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What you need to know about hydrogen fuel cell vehicles, 2015 het jaar van de waterstofgas doorbraak?

25 december 2014 in Duurzame technologieën

Wordt 2015 het jaar van de doorbraak van waterstofgas technologie? Als het aan autofabrikanten als Toyota en Hyundai ligt wel. Zij brengen als eerste in serie auto’s op de markt die gevoed met waterstofgas via brandstofcellen de auto’s elektrisch gaan aandrijven. Ik volg deze ontwikkelingen al 40 jaar en ben erg benieuwd hoe zich volgend jaar gaat ontwikkelen! Ik blijf het volgen op Durablog!


Hieronder een interessante beschouwing over de kansen van de waterstofgas technologie:


Damn the torpedoes (and Teslas)! Two of Japan’s biggest automakers are about to make sizable wagers on a different kind of clean fuel tech: hydrogen power. Toyota will launch the $57,500 Mirai fuel cell vehicle (FCV, above) next year, while hydrogen veteran Honda will out a model in 2016. But wait, aren’t EVs the last word in green cars? Fuel cell cars are EVs, in a way, but you can fill one up with hydrogen in five minutes rather than waiting hours for a charge. The only way to do that in an electric vehicle (EV) is by swapping the entire battery. So why is there exactly one production FCV available to buy today, but EVs everywhere? That’s a tale of efficiency, fuel, pollution and politics.

FCVs are electric cars in which the “battery” is a hydrogen/oxygen fuel cell. Unlike regular batteries with locked-in chemicals, fuel cells can be replenished — usually by hydrogen gas. Some cells also work with fuels like methane and gasoline, but they’re usually limited to industrial applications like power plants and forklifts.

Like a regular battery, fuel cells have an anode, cathode and electrolyte. Most FCVs, like the Mirai or Honda’s FCX Clarity, use a polymer exchange membrane fuel cell (PEMFC). In that system, hydrogen is forced through a platinum catalyst under pressure, which splits it into two ions and two electrons. The electrons power the vehicle’s electric motor, while the hydrogen combines with oxygen to form water — which exits as steam “exhaust.” Such cells are arranged in stacks to produce enough voltage to power a car.

waterstofgas tankstation

waterstofgas tankstation


If you want a 100 percent green FCV, you need to make your hydrogen in a non-polluting way. That’s no easy task, but the best way right now is using hydrogen electrolysis, in which hydrogen and oxygen gases are produced by passing a current through water. The best systems can only produce hydrogen with about 80 percent of the energy of the electricity used to create it, however — not exactly an efficient solution.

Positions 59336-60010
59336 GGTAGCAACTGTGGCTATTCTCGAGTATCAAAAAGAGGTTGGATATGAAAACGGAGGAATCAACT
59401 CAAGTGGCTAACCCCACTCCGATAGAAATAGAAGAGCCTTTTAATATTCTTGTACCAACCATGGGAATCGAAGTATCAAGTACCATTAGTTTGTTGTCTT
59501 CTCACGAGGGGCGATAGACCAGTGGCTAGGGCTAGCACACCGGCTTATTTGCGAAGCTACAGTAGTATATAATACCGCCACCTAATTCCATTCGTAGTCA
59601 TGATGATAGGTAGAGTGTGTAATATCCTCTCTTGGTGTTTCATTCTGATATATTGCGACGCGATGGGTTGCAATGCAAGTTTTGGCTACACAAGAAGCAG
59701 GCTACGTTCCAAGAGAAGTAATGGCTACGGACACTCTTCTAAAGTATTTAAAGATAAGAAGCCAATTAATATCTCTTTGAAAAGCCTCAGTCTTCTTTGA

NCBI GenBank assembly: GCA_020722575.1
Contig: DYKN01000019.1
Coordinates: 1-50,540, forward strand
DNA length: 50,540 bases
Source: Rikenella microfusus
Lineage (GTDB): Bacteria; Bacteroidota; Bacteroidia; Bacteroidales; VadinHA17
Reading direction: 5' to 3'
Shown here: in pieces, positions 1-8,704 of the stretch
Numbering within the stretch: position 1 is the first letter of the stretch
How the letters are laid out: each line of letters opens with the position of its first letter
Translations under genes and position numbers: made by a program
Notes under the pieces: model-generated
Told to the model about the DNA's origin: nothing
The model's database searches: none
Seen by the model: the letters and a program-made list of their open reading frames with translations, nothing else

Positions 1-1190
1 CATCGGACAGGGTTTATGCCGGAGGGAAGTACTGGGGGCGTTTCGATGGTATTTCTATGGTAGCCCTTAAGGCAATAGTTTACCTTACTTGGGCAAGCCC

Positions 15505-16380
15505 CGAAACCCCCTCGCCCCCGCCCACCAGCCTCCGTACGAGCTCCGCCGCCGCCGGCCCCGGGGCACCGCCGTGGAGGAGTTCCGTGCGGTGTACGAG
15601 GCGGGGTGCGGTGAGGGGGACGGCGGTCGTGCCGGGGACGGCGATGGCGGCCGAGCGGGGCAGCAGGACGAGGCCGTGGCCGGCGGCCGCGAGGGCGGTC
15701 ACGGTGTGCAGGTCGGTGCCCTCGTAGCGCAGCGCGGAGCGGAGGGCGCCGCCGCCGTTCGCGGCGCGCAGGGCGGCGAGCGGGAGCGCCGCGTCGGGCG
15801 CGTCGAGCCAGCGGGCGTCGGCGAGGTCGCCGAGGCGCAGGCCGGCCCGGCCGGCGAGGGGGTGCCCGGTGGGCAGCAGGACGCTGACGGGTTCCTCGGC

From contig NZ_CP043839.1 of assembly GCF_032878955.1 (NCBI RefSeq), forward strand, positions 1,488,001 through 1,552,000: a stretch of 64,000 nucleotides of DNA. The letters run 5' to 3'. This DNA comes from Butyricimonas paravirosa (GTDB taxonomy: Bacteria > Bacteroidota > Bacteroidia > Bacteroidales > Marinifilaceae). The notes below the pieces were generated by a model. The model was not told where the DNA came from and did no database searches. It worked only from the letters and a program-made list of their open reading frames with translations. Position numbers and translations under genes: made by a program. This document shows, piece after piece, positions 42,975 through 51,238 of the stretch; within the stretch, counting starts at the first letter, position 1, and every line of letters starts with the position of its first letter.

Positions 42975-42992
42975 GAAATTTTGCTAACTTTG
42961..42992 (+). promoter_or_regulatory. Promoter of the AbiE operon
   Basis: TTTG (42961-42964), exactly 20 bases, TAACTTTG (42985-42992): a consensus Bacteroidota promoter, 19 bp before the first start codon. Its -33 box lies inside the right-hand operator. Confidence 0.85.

Natural gas reforming (above) is a more cost-effective way to make hydrogen, but it is polluting. Steam is heated to 700-1,000 degrees Celsius (about 1,800 degrees Fahrenheit) and combined with methane to produce hydrogen and carbon monoxide, along with a small amount of CO2. In all, 95 percent of US hydrogen is produced that way thanks to large natural gas reserves from hydraulic fracturing (“fracking”).

EVs have an established recharging infrastructure along routes (and in your home), but hydrogen-distribution stations are few and far between. That’s partly due to lack of demand, but also because building them is expensive. Regular EV-charging stations cost tens of thousands of dollars to build and Tesla’s Supercharger stations run up to about $300,000. But setting up a single hydrogen fueling station costs $1 to 2 million because of the challenges in handling liquid hydrogen. As a result, there are currently only 50 or so of them in the US, and 22 of those are in California.

Why so expensive? As detailed by Autoblog Green, the main tank at a hydrogen fueling station holds nearly 10,000 gallons of liquid hydrogen stored at around minus 250 degrees Celsius (minus 418 F). Unlike gas or diesel, it’s kept above ground in a special area away from the pumps. It’s then converted to gas in vaporizer towers, pressurized and transferred to smaller storage tanks for distribution.

Car and Driver describes how to fuel up: First you connect a multi-pronged communication plug to your vehicle to relay its fuel needs. Then you connect the hydrogen nozzle, seal it via a twist-lock and pump, baby, pump. Some FCVs accept gas at both 350 bar and 700 bar of pressure, with the latter giving greater range. It takes about three to five minutes to fill up with 700 bar hydrogen fuel, which runs about $3.00-$3.50 per GGE (gasoline gallon equivalent).

Toyota and Hyundai will give buyers free hydrogen for three years. Toyota has a grand scheme to increase the number of such stations in the US by building 19 more in California and another 12 in a corridor between New York and Rhode Island. California has earmarked $200 million for hydrogen stations and wants up to 40 more by 2016. Few other states have announced such plans, however, meaning it’ll be a challenge for early FCV adopters to tour around the US, à la Tesla Motors.


If you’re reading this, we assume you don’t want to leave a smoking husk of a planet to future generations — and we’ve already detailed how EVs help reduce greenhouse gases. But there are more selfish reasons to want green vehicles, too. Some, like Nissan’s Leaf or Toyota’s Prius actually strain your wallet less than a regular car over time if you count rebates. So how do FCVs fare as practical, green vehicles?